IoT with Azure SQL
IoT solutions are generally producing large data volumes, from device to cloud messages in telemetry scenarios to device twins or commands that need to be persisted and retrieved from users and applications. Whether we need to store data in “raw” formats (like JSON messages emitted by different devices), to preserve and process the original information, or we can shred attributes in messages into more schematized and relational table structures, it is not uncommon that these solutions will have to deal with billions of events/messages and terabytes of data to manage, and you may be looking for options to optimize your storage tier for costs, data volume and performance.
Depending on your requirements, you can certainly think about persisting less-frequently accessed, raw data fragments into a less expensive storage layer like Azure Blob Storage and process them through an analytical engine like Spark in Azure Synapse Analytics (in a canonical modern data warehouse or lambda architecture scenario). That works well for data transformations or non-interactive, batch analytics scenarios but, in case you instead need to frequently access and query both raw and structured data, you can definitely leverage some of the capabilities offered by Azure SQL Database as a serving layer to simplify your solution architecture and persist both warm and cold data in the same store.
Raw JSON in the database
Azure SQL supports storing raw JSON messages in the database as NVARCHAR(MAX) data types that can be inserted into tables or provided as an argument in stored procedures using standard Transact-SQL. Any client-side language or library that works with string data in Azure SQL will also work with JSON data. JSON can be stored in any table that supports the NVARCHAR type, such as Memory-optimized or Columnstore-based tables and does not introduce any constraint either in the client-side code or in the database layer.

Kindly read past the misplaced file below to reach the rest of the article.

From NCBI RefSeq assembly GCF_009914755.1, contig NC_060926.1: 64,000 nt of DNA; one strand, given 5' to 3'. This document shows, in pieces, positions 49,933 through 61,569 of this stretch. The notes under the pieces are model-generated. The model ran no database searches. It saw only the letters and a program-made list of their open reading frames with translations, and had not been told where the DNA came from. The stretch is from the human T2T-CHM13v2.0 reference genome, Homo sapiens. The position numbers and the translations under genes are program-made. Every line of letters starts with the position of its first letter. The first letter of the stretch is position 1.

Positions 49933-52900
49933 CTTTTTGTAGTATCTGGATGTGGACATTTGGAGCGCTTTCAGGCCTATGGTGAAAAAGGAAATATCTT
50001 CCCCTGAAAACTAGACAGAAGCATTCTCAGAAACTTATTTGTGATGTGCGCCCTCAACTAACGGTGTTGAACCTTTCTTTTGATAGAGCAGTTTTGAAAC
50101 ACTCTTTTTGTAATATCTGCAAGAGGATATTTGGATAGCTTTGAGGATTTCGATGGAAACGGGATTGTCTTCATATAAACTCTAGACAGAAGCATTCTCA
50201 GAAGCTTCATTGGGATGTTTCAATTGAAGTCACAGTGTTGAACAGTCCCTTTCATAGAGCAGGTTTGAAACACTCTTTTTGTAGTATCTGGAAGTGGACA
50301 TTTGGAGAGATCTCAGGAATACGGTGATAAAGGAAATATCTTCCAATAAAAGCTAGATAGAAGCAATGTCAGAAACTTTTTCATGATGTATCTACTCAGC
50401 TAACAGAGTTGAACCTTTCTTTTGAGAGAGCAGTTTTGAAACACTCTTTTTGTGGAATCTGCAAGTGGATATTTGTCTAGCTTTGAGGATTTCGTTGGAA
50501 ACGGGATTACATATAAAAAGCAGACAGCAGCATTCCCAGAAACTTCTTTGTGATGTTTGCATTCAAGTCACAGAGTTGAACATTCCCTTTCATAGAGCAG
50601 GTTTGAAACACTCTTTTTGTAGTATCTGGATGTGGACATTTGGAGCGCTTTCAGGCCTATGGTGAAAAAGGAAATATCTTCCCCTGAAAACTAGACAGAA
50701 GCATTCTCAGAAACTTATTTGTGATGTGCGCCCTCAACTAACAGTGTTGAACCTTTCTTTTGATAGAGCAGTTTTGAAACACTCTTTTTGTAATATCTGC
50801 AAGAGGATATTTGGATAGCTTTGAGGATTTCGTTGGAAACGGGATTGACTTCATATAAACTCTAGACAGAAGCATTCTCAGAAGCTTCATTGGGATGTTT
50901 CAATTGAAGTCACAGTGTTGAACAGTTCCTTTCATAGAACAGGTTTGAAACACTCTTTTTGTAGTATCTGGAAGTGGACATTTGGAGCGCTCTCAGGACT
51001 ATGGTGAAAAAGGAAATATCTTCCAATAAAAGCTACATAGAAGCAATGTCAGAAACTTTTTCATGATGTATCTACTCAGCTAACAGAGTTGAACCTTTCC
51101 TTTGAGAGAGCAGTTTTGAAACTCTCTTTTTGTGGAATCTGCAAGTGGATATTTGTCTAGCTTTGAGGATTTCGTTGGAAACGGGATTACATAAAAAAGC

To optimize storage for large volumes of IoT data, we can leverage clustered columnstore indexes and their intrinsic data compression benefits to dramatically reduce storage needs. On text-based data, it’s not uncommon to get more than 20x compression ratio, depending on your data shape and form.
In a benchmarking exercise on real world IoT solution data, we’ve been able to achieve ~25x reduction in storage usage by storing 3 million, 1.6KB messages (around 5GB total amount) in a ~200MB columnstore-based table.
Optimize data retrieval
Storing large amount of data efficiently may not be enough, if then we’re struggling to extract great insights and analysis from that. One of the major benefits of having battle-tested query processor and storage engine is to have several options to optimize our data access path.
By leveraging JSON functions in Transact-SQL, we can treat data formatted as JSON as any other SQL data type, and extract values from the JSON text to use JSON data in the SELECT list or in a search predicate. As Columnstore-based tables are optimized for scans and aggregations rather than key lookup queries, we can also create computed columns based on JSON functions that will then expose as regular relational columns specific attributes within the original JSON column, simplifying query design and development. We can further optimize data retrieval by creating regular (row-based) non clustered indexes on computed columns to support critical queries and access paths. While these will slightly increase overall storage needs, they will help query processor to filter rows on key lookups and range scans, and can also help on other operations like aggregations and such. Notice that you can add computed columns and related indexes at any time, to find the right tradeoff for your own solution requirements.
Best of both world
In case your JSON structure is stable and known upfront, the best option would be to design our relational schema to accommodate the most relevant attributes from JSON data, and leverage the OPENJSON function to transform these attributes to row fields when inserting new data.
These will be fully relational columns (with optimized SQL data types) that can be used for all sort of retrieval and analytical purposes, from complex filtering to aggregations, and that will be properly indexes to support various access paths. We can still decide to keep the entire JSON fragment and store it in a VARCHAR(max) field in the same table if further processing may be needed.
For other articles in this series see: